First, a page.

Jaunā Gaita nr. 231, decembris 2002
This issue is a rich collection of essays, poetry, stories, memoirs and drama. The poetry is by Juris Kronbergs, Juris Zommers, Jānis Krēsliņš, Gundars Pļavkalns and Kārlis Vērdiņš. Indra Gubiņa contributes a sketch of a horse and rider on the Irish coast that she compares to the Latvian motif of the horse that comes out of the sea.
Aina Siksna's play Žēlupīte - the name of an imaginary East Latvian hamlet - describes the first visit to Latvia of a young computer programmer from Sweden and his search for his father's books, which were sent to Latvia in the 1960s but have since disappeared.
JG contributing editor, Juris Silenieks, the recipient of this year's Raisters Prize, describes his experiences near the end of World War II in Germany. His search for his mother and sister led him to discover that they had drowned in the sinking of the Wilhelm Gustloff, a German liner filled with 6 000 to 9 000 refugees and wounded soldiers.
Ilona Salceviča contributes an overview of recent Letgallian literature. Until 1990 publishing in Letgallian was not allowed. However, now there is a renaissance of writing in Letgallian, with young writers choosing it over standard Latvian and established authors, such as Andris Vējāns, returning to their native dialect. Philologist Aija Priedīte describes the government's efforts to encourage the non-Latvian inhabitants of Latvia to learn the state language.
Juris Rozītis reviews the collected works of Anna Dagda (1910-1995), containing poetry, literary criticism and accounts of her life by contemporaries.
Kārlis Račevskis continues his discussion of the post-colonial syndrome in Latvia, rebutting several of Uldis Bluķis' arguments in JG 229. Sigma Ankrava, a professor of literature at the Univeristy of Latvia, contributes an analysis of the post-colonial Latvian identity, pointing out that Latvia has long been a buffer between two powerful and opposing world views.
Last summer's successful Latvian song festival in Chicago is described by Nikolajs Bulmanis and Biruta Abula. Māra Gulēns looks at the latest achievements of director and playwright Baņuta Rubesa, while Rasma Birzgale-Vītola explores the life of actor Kārlis Veics.
This issue contains more than our usual quota of book reviews. Gundars Pļavkalns discusses two recent Latvian novels, Kelīna Klāna's The White Asp and Egīls Ermansons' The Edge. Our Editor-in-Chief, Rolfs Elman's, looks at the mammoth Dictionary of literary Biography, especially those volumes which include Latvian writers. Also, he examines the historical minutes of the meetings of the Language Section of the Latvian Society of Rīga. The section's long-time leader was the renowned Baltic linguist Jānis Endzelīns. Gundars Ķeniņš-King reviews two recent issues of the Journal of Baltic Studies. Anita Liepiņa looks at a collection of poems by the late Velta Toma, Juris Silenieks comments on the literary magazine Luna and the poetry collection Logz 1.0, by the young poet Pūķis. Astra Roze reviews Laima Muktupāvela's novel, The Mushroom Contract, which concerns Latvian labourers in Ireland and the story collection, A Dozen. Maija Meirāne's new volume of poetry, Night Letters, is reviewed by prof. Janīna Kursīte. Finally, playwright Uldis Siliņš introduces his latest book, We are Carnikavans, a history of his colourful hometown, a fishing port on the Baltic Sea.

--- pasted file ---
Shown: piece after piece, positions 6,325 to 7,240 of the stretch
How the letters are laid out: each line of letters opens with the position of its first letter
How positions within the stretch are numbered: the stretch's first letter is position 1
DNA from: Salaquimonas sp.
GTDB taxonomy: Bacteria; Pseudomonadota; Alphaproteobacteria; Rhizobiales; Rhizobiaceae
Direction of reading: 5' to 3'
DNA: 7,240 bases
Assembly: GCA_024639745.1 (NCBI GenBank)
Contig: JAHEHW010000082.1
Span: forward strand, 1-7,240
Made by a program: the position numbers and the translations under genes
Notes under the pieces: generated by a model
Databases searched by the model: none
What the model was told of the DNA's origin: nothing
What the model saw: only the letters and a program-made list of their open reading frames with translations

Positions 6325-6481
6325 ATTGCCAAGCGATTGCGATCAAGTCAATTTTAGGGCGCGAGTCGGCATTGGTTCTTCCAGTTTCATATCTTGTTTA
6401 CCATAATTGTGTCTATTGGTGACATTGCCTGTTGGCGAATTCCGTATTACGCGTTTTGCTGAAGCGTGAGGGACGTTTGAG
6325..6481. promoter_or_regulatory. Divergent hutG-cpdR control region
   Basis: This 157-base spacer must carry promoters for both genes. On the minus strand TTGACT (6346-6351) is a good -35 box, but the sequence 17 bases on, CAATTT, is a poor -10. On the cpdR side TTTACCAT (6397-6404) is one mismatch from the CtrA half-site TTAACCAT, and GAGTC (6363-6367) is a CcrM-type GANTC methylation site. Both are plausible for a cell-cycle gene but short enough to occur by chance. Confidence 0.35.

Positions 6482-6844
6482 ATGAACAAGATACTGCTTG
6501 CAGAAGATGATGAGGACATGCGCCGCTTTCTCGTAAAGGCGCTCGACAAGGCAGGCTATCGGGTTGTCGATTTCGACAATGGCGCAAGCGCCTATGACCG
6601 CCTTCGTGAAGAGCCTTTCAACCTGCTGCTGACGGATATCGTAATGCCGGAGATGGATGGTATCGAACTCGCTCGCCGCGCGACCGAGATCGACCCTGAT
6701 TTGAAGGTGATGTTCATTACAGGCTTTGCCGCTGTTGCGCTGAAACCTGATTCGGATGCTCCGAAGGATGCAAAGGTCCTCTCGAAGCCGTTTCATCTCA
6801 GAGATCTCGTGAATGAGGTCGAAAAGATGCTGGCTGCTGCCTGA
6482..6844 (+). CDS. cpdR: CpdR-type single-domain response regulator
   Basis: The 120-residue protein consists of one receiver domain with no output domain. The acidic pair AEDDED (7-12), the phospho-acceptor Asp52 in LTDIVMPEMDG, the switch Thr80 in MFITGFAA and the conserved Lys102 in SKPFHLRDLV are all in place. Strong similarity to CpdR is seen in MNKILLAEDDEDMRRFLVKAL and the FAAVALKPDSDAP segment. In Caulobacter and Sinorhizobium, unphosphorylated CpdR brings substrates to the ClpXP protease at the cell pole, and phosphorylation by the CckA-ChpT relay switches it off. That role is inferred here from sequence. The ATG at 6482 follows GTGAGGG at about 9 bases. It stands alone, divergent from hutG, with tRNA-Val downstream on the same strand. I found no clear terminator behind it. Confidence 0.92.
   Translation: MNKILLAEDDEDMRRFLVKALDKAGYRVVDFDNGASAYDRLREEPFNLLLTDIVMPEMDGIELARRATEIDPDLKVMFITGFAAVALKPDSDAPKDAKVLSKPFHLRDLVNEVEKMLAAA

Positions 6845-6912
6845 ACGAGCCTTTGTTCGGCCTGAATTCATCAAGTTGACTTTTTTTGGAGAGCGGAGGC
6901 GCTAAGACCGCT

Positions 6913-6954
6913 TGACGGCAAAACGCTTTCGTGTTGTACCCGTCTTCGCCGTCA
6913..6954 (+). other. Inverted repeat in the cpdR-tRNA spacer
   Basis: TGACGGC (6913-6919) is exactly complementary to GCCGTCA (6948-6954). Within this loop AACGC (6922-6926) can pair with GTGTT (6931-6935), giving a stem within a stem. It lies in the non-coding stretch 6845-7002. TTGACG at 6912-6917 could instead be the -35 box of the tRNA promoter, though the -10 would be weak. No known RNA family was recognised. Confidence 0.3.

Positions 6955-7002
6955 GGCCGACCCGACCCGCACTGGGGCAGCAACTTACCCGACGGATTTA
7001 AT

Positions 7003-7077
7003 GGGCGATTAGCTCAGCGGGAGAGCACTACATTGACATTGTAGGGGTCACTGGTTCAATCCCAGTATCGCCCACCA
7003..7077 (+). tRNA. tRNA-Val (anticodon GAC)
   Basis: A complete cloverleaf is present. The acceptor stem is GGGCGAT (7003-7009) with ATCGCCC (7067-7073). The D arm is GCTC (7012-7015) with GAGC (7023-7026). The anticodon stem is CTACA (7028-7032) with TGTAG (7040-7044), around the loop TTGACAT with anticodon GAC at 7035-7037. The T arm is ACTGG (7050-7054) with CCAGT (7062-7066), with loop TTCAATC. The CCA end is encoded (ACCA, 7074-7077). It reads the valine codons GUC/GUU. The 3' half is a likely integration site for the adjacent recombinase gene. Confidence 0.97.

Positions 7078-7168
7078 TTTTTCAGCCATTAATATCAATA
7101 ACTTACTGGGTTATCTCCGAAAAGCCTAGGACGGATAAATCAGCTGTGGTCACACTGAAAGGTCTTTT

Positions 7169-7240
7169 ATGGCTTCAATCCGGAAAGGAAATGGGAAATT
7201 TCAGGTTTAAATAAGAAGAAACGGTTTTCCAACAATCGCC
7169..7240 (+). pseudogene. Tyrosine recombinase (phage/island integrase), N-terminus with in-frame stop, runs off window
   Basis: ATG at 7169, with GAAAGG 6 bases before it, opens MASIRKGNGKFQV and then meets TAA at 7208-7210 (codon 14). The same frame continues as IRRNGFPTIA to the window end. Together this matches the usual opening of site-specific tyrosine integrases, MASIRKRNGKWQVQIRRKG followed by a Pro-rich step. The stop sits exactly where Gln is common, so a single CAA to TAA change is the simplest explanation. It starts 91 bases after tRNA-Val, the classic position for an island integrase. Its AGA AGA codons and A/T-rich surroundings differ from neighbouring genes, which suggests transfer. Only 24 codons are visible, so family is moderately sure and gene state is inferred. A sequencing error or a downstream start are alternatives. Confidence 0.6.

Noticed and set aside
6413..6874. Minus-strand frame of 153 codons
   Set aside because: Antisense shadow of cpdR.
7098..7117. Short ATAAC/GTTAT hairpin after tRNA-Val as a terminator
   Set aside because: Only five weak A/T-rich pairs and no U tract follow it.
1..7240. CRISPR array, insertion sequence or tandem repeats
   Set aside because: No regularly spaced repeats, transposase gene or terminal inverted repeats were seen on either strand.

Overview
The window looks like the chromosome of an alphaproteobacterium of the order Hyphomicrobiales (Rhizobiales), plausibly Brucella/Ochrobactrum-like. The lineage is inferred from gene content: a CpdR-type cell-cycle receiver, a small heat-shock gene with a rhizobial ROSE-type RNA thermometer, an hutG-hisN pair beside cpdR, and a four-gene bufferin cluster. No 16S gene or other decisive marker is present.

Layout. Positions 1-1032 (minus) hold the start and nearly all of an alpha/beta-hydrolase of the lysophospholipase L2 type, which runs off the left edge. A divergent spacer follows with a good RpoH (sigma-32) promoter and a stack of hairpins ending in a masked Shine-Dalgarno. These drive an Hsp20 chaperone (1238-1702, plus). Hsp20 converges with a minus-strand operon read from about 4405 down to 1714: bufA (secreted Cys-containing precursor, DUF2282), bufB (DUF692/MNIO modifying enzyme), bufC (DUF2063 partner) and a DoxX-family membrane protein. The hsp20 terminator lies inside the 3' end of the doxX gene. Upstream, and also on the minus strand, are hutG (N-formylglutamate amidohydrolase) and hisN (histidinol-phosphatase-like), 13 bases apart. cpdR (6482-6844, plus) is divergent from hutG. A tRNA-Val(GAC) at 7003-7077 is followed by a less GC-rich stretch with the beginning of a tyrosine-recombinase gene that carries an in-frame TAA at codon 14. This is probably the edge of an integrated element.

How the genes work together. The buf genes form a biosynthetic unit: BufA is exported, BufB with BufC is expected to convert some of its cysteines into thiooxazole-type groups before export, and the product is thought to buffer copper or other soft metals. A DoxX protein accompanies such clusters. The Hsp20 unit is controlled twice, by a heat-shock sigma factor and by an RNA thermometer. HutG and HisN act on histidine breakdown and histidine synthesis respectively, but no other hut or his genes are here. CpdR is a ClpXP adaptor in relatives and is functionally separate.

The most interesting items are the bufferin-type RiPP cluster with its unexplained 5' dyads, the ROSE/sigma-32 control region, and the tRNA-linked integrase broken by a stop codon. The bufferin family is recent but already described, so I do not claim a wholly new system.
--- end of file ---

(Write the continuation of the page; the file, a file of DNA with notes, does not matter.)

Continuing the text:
The Internet debate in this issue is about the merits of voting systems - proportional representation versus regional representation. Rolfs Ekmanis remembers the Barricades of Rīga in January 1991, the spontaneous defense of critical government buildings in the center of Rīga against the Soviet Interior Ministry troops.
Artists represented in this issue are Ilgvars Šteins, Arnolds Mazītis and Indra Avens. Laimonis Mieriņš describes some recent art exhibits in Rīga, including a retrospective of Biruta Baumane's work, an exhibition of Daina Dagnija's paintings, and the show Witnesses of the Times, which looks at Latvian art through the 1960s, 1970s and 1980s.
The extensive essay by the late Uppsala University professor, Haralds Biezais (1909-1995), on the Spanish humanist philosopher, Juan Luis Vives (1492-1540), is being published for the first time.
The cover of this issue is by Vitauts Sīmanis.